He was the international-calibre poet – and translator – who met with the street-level reality of modern Belfast. Nothing conveys a riot, the collapse of language, better than the aforementioned poem (you knew Ciaran was in, or around, that disturbance). Shortly after winning the Oxford-Weidenfeld Translation Prize, he described wandering round the Waterworks in north Belfast, feeling on top of the world, when some local young scallywags brought him back down to earth by shouting “Speccy c*nt!” at him as he walked past. It seems typical that he told this story with a big smile and more than a hint that he wouldn’t have had it any other way.
Connal Parr is a lecturer in history at Northumbria University
Dawn Miranda Sherratt-Bado
I was terribly sad to learn of Ciaran Carson’s death. A prodigious talent, his wide-ranging literary oeuvre may speak to the reader in different linguistic, historical, or symbolic registers, but it is always in his distinctive Belfast burr. For this reader, it is that voice, particularly within his Troubles poems, which has a renewed urgency in our current moment of political crisis.
He asserted of life in Northern Ireland, “If there’s one thing certain about what was or is going on, it’s that you don’t know the half of it. The official account is only an account, and there are many others. Poetry offers yet another alternative. It asks questions…It asks about the truth which is never black-and-white.”
Carson wrote home truths about the grey zones of lived place and experience in the North, and his poems chart its shifting, conflictive cityscapes and inscapes. In Turn Again (1987), the speaker states, “Someone asks me for directions, and I think again. I turn into / A side-street try to throw off my shadow, and history is changed.” Carson was a true visionary, and his rich, labyrinthine verses present alternative accounts of Northern Ireland that have changed its history forever.
Dr Dawn Miranda Sherratt-Bado is a Visiting Research Fellow, Queen’s University Belfast
It’s hard to imagine what life was like in Northern Ireland in the 1980s for school-children. All around us a civil war was raging that we could see with our own eyes yet the grown-ups kept telling us that it wasn’t a war it was only “The Troubles” and nothing to be worried about.
In school I was amazed that the situation was never addressed in history or in english class. We learned about Henry VIII’s marital problems or Thomas Hardy’s worries about the railways pushing into Wessex. Isn’t there anyone talking about this at all? I wondered. And then, thank God, I discovered Ciaran Carson whose poetry took seriously what was happening on the street outside his window. Urgent, powerful, lyrical, intelligent, funny, angry – Carson was a voice of sanity that I and many others clung to like a lifebelt. His poem Belfast Confetti said more in two verses about life during The Troubles than any number of movies, books and newspaper columns. As I dug deeper I saw that Carson was also a brilliant translator and a poet so gifted that any subject he chose to write about was transformed into something personal and immediate and was just as compelling as his breathless journeys through the Belfast streets.
Adrian McKinty is a crime novelist
When I’m unsure of what to say, I think of what the great, good man would recommend. Whatever the case, Ciaran would say go to the dictionary, particularly the Oxford English Dictionary ‑ one of his favourite things, as he describes it in a piece in The Tangerine magazine. Throughout many glorious, hilarious, musical, inspiring poetry workshops at Queen’s, filled to the brim with stories and anecdotes (the one about North Carolina ‑ I think ‑ which ends, improbably, “and that’s how I ended up winning the Country & Western singing competition”), the piece of advice occurring with the greatest frequency was “look it up in the OED”. With an enthusiasm ever undiminished, he’d say look up the word “set”.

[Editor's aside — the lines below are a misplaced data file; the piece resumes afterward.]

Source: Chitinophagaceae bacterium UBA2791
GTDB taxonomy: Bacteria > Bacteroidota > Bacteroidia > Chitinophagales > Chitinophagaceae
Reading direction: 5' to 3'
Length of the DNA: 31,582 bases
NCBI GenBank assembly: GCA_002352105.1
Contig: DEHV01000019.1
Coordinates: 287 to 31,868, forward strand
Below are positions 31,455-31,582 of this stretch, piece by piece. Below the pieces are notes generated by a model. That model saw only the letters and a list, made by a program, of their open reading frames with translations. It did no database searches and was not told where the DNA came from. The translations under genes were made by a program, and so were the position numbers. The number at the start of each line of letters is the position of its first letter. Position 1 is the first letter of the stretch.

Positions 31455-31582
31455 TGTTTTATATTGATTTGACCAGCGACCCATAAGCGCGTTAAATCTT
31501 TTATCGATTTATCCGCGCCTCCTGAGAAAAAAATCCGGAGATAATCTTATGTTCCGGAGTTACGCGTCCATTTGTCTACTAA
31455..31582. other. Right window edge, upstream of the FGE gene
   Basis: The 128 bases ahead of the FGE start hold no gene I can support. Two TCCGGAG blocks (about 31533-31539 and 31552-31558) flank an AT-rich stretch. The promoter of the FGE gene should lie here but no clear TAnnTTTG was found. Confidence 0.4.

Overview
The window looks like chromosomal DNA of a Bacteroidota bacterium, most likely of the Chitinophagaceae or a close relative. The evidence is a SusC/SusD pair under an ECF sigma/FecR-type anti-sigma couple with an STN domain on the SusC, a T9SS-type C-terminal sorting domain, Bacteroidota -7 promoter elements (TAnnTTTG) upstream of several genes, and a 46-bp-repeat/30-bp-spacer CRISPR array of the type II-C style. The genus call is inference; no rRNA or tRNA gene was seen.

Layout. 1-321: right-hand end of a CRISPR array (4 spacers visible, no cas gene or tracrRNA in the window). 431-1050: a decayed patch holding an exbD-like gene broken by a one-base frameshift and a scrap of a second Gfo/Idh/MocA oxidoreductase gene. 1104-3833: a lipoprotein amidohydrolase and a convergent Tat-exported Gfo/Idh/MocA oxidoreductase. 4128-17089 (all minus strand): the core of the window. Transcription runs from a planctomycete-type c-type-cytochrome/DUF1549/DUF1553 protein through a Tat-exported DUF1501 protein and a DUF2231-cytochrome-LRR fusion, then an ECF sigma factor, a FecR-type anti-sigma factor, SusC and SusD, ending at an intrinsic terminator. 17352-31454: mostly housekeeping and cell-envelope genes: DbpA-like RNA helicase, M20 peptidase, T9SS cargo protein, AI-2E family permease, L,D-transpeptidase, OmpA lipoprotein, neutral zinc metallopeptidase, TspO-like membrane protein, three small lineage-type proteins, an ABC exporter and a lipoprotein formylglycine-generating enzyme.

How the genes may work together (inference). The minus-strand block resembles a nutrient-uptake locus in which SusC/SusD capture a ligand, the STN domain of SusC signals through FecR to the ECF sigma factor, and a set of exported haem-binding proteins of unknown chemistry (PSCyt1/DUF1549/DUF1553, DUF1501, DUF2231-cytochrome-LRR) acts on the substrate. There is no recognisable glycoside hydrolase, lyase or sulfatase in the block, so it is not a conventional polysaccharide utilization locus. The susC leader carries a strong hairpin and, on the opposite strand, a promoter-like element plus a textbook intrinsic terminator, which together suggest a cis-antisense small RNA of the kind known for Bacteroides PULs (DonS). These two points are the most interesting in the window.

It’s the closest thing to homework he’d…set. Who knows how many of us did.
As he says in the piece I mention above, of the less exotic, common word, “it will mean more things than what you thought it meant”.
His kindnesses are innumerable and his generosity extraordinary. The city of Belfast is changed without the prospect of him in it, and it’s hard to know what to say while we try to reconfigure the place and the language without him, however embedded in both he is. We try. As usual, of course, il maestro has it right, and it’s right there under entry 1a: “The act of setting (of a luminary)”.
Stephen Sexton is a poe
Ciaran Carson’s second book, The Irish for No, published in 1987, came as a surprise. His first book had been published 11 years earlier. The early poems were accomplished, polished, almost restrained. The poems in The Irish for No used a long line and were, among many other things, a set of digressions, the voice witty and knowing, every word set down with care, the author fully aware of each word’s weight and measure, its history and complexity. The poems seemed brilliantly loose and unbuttoned, but underlying them was a fierce control.
Carson took what he needed from story-telling, from Walt Whitman, from the American poet CK Williams, and then he set about tightening the texture of the poem, working out a verbal pattern that was closely woven. In the many books published since, and in the recent poems that have been appearing in magazines, there was a great formal restlessness. Having mastered the long line, he set about perfecting the short line. Having mastered a sort of throw-away eloquence, he, in recent poems, worked on a more hushed personal tone.
He also became a great translator and a wonderful prose writer, Last Night’s Fun and The Star Factory matching his poetry in the way they watched words and relished phrases and displayed, as the poems did, an organic sense of form.